Fernando Alonso announced earlier today that he will be retiring from Formula One after the end of the current season. It is currently the mid-season break in the sport but the McLaren driver said he’d been deciding over the matter for a few months now.
In a video released on his Twitter profile (seen below), Alonso poetically shows a brief history of his time in Formula One and how he saw his part in it.
In a later statement Fernando added:
“After 17 wonderful years in this amazing sport, it’s time for me to make a change and move on. I have enjoyed every single minute of those incredible seasons and I cannot thank enough the people who have contributed to make them all so special.
“There are still several grands prix to go this season, and I will take part in them with more commitment and passion than ever.
“Let’s see what the future brings; new exciting challenges are around the corner. I’m having one of the happiest times ever in my life but I need to go on exploring new adventures.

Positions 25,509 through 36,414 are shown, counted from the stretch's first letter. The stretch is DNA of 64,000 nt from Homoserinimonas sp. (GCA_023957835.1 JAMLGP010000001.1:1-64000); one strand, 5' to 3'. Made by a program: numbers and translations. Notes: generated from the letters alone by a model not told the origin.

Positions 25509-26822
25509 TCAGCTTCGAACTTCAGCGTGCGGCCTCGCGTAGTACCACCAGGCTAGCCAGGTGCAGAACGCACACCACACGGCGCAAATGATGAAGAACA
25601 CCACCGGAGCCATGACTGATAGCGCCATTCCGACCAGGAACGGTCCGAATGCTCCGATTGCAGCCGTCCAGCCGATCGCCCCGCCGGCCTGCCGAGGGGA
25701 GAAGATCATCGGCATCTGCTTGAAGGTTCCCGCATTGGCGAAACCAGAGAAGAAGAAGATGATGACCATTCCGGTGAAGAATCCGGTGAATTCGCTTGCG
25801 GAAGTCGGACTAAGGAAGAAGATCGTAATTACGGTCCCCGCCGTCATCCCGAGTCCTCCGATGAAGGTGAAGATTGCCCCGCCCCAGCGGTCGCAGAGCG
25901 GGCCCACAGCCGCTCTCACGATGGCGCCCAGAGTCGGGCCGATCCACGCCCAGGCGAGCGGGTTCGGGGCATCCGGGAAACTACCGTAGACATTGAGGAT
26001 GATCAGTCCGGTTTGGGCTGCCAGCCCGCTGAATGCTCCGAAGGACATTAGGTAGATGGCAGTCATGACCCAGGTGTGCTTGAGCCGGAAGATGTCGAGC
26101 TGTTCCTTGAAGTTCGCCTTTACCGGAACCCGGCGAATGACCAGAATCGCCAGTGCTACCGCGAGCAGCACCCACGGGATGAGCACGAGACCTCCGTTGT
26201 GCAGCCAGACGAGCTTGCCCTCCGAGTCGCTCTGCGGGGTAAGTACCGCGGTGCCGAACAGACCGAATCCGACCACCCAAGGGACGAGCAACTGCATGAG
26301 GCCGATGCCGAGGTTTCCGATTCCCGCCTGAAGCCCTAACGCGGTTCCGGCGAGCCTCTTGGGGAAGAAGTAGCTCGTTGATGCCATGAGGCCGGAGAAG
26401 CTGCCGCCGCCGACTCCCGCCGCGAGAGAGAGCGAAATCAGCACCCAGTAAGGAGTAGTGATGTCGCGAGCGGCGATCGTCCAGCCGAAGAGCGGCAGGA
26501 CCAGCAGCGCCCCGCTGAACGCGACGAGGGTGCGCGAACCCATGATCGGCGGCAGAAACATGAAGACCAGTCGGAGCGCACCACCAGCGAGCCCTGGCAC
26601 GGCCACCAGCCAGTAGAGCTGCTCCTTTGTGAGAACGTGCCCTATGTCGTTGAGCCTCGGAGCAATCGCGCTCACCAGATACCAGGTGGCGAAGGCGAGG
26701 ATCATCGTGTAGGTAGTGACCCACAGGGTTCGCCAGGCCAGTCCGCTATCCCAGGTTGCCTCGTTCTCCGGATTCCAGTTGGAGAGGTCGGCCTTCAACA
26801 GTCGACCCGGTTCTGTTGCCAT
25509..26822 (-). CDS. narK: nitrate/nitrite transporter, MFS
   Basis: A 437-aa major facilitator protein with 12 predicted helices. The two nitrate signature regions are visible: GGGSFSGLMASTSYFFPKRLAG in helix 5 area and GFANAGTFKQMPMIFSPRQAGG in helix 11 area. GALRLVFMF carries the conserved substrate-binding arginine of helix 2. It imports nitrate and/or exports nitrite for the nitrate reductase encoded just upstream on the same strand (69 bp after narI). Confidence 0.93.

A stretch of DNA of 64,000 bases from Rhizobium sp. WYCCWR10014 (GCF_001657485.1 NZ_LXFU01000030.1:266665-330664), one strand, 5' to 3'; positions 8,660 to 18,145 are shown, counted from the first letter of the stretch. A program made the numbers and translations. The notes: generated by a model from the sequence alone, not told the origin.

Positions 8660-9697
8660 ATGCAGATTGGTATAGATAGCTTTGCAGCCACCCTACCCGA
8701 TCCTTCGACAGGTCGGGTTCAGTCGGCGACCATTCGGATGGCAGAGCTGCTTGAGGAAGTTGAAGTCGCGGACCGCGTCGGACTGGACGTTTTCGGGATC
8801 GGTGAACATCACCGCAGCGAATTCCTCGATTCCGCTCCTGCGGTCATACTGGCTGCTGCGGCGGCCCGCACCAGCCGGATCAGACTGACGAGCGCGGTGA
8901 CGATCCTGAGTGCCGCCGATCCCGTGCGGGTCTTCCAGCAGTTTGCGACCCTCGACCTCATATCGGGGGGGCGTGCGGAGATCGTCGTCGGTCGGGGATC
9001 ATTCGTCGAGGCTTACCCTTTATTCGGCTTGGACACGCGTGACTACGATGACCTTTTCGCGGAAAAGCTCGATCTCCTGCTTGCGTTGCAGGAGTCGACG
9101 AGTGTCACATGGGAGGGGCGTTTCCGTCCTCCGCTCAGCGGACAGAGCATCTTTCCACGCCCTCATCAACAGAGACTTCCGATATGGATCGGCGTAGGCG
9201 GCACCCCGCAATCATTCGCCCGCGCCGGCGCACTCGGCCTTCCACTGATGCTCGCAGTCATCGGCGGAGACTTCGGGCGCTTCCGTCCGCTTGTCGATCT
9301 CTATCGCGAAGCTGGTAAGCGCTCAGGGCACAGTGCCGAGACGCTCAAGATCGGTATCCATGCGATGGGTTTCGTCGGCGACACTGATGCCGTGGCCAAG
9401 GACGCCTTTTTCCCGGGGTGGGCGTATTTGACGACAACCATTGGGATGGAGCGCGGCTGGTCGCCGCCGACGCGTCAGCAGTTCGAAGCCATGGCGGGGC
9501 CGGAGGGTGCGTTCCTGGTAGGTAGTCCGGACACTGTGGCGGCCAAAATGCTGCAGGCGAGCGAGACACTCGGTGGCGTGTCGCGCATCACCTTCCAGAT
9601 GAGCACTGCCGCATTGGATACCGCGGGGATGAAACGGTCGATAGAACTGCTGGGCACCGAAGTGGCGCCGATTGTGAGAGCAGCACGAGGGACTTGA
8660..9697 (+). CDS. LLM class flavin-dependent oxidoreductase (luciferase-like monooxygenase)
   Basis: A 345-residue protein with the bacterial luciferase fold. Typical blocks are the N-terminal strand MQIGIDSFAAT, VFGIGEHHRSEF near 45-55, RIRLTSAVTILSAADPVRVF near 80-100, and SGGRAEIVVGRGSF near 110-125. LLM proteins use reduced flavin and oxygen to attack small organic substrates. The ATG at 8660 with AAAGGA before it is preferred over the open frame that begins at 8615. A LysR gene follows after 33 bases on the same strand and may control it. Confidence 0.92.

“I want to thank everyone at McLaren. My heart is with the team forever. I know they will come back stronger and better in the future and it could be the right moment for me to be back in the series; that would make me really happy. I have built so many great relationships with many fantastic people at McLaren, and they have given me the opportunity to broaden my horizons and race in other categories. I feel I am a more complete driver now than ever.
“I made this decision some months ago and it was a firm one. Nevertheless, I would like to sincerely thank Chase Carey and Liberty Media for the efforts made to change my mind and everyone who has contacted me during this time.
“Finally, I would also like to thank my former teams, team-mates, competitors, colleagues, partners, journalists and everyone I have worked with in my F1 career. And, especially, my fans all over the world. I am quite sure our paths will cross again in the future.”
McLaren Racing’s CEO, Zak Brown who has worked closely with Alonso since the team returned to F1 in 2015 was quoted in the statement too:
“Fernando is not only an outstanding ambassador for McLaren but also for Formula 1. His 17 years in the sport, as arguably the pre-eminent driver of his generation and undoubtedly an F1 great, have added another layer to Formula 1’s rich history.